Met broadcast stars Merritt

April 01, 1991|By Ernest F. Imhoff | Ernest F. Imhoff,Evening Sun Staff

BALTIMORE TENOR Chris Merritt sang Arturo in the Metropolitan Opera Company's "I Puritani" (The Puritans) by Vincenzo Bellini in a live radio broadcast Saturday heard by millions in this country and overseas. It was his second outing as the cavalier in four days after missing the opening production March 21 with a sinus infection.

Judging from the broadcast heard on WBJC-FM, Merritt's strong voice can still reach the heavens, but the sound Saturday was not always heavenly. His two high D notes wavered in the luscious third act duet "Vieni fra queste braccia" (Come to these arms) with soprano Edita Gruberova. At some points his voice could have used less volume and more phrasing.

Merritt had two solos, "A te o cara" (To you, beloved) in the first act, and "Son salvo" (I'm safe, I'm safe at last) in the third act. Merritt sang these in a deliberate style that could be pleasing, especially in parts of "I'm safe," but at other times was metallic and inelegant.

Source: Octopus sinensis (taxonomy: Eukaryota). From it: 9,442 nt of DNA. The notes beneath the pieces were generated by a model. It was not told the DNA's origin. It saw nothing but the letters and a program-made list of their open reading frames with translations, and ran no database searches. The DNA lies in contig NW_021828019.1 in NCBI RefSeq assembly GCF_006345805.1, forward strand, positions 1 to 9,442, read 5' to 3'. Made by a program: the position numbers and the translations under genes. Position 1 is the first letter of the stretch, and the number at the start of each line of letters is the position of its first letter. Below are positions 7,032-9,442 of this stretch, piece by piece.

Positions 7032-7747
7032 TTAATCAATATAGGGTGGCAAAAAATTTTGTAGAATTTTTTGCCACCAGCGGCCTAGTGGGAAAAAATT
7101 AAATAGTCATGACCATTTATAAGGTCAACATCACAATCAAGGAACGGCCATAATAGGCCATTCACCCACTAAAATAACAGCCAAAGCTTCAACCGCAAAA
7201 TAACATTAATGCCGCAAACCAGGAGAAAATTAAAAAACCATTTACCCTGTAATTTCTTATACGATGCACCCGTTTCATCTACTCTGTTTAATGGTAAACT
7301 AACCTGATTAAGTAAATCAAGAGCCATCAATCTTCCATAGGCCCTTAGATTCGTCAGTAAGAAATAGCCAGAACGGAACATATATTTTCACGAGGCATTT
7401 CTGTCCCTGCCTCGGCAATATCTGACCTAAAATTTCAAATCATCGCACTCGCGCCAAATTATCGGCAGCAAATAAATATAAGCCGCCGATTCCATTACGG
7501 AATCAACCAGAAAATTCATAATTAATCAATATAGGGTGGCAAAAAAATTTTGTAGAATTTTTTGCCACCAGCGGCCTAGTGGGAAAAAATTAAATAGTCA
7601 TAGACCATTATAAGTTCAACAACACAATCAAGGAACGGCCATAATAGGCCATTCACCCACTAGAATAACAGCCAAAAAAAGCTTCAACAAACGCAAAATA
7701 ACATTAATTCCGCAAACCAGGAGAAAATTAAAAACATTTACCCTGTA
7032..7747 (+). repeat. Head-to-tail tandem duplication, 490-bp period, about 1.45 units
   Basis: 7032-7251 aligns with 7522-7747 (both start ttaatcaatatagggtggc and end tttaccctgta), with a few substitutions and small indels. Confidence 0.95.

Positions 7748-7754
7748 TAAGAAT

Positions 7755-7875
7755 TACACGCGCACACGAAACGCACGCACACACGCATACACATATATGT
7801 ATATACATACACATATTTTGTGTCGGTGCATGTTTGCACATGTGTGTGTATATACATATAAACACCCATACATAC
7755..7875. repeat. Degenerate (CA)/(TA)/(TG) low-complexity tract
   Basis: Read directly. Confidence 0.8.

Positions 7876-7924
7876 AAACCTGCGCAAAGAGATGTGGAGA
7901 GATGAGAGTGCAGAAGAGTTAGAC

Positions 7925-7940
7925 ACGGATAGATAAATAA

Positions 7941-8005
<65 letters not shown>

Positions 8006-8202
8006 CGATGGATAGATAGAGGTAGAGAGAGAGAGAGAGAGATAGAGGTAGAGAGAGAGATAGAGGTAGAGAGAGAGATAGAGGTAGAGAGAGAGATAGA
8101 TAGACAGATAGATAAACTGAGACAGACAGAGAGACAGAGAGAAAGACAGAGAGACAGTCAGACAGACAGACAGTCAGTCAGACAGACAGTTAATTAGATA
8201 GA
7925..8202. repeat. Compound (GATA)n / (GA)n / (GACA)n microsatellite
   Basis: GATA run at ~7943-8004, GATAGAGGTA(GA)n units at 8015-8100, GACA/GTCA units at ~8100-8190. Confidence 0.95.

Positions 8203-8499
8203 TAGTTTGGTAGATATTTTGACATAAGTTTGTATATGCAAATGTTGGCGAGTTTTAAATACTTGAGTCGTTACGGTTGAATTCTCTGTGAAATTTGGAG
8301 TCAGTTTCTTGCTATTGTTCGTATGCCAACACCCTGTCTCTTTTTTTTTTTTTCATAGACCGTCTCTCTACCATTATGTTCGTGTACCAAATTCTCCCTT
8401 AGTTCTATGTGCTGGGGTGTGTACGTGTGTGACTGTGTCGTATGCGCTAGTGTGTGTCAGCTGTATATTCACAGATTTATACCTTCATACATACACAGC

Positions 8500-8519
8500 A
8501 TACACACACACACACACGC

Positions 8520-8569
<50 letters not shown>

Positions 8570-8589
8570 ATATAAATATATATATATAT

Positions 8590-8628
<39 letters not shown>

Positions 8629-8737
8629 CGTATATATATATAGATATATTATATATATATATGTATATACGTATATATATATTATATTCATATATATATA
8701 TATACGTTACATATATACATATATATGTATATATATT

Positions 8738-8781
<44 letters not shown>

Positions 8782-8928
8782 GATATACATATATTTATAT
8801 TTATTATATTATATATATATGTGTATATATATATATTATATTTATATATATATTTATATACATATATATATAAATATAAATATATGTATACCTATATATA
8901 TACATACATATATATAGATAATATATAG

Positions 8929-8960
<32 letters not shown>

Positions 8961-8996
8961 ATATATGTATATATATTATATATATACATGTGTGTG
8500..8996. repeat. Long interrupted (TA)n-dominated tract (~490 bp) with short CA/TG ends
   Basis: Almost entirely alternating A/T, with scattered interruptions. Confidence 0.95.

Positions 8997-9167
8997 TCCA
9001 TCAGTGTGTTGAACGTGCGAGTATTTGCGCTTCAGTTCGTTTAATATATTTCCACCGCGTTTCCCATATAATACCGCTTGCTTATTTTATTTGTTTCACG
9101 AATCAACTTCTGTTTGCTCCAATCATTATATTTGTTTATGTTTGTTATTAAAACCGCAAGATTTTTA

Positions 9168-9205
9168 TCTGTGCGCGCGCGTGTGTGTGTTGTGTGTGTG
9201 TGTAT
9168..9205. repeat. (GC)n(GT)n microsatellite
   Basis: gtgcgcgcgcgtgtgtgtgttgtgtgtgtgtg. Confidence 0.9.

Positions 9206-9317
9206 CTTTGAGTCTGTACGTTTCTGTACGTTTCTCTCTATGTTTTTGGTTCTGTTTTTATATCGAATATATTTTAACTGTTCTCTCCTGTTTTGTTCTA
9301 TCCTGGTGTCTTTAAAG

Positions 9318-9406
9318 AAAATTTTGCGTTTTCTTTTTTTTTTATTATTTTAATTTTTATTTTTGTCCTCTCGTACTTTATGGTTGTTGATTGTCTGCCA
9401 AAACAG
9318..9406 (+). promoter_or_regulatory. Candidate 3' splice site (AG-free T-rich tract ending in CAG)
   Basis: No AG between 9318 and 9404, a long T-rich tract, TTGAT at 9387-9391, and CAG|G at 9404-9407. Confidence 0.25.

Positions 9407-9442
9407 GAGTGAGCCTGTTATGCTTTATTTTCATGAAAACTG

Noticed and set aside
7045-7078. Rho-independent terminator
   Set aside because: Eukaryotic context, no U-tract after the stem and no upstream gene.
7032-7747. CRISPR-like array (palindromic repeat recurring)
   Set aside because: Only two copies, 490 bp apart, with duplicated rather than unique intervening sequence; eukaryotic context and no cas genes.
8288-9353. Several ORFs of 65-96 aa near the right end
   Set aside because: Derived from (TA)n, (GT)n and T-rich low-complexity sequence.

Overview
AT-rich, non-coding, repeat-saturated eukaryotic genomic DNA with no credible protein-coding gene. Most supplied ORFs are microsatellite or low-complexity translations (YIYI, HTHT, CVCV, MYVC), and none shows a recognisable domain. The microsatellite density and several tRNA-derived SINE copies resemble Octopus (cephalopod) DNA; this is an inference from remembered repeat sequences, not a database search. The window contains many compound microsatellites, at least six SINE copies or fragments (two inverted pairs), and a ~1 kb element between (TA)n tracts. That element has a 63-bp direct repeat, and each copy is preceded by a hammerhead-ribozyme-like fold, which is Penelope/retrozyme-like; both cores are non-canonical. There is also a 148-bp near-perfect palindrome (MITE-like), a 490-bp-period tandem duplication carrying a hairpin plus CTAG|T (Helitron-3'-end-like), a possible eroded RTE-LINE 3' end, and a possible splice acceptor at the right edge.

Gruberova headed the cast as the occasionally mad Elvira with an agile, sweet voice that carried the production vocally. Her second act mad scene, a staple of the bel canto early 19th century Italian literature, was a model of lyricism, proper volume and clear, beautiful tone.

Richard Bonynge conducted the lush score (1835). Other principals were bass Paul Plishka as Georgio and baritone Paulo Gavanelli as Riccardo.

Merritt sings Arturo twice more, April 3 and April 18. He made his Met debut Dec. 3 as Idreno in Rossini's "Semiramide." Later this spring he sings in Rossini's "William Tell" in Geneva and Rossini's "Otello" in Pesaro, Italy and Chicago. Concerts are planned in Caracas, Venezuela and Japan.

Meanwhile, his wife, mezzo-soprano Joan Coplan Merritt, has also been busy. During Holy Week, she sang six times in the choir at St. David's Episcopal Church here.

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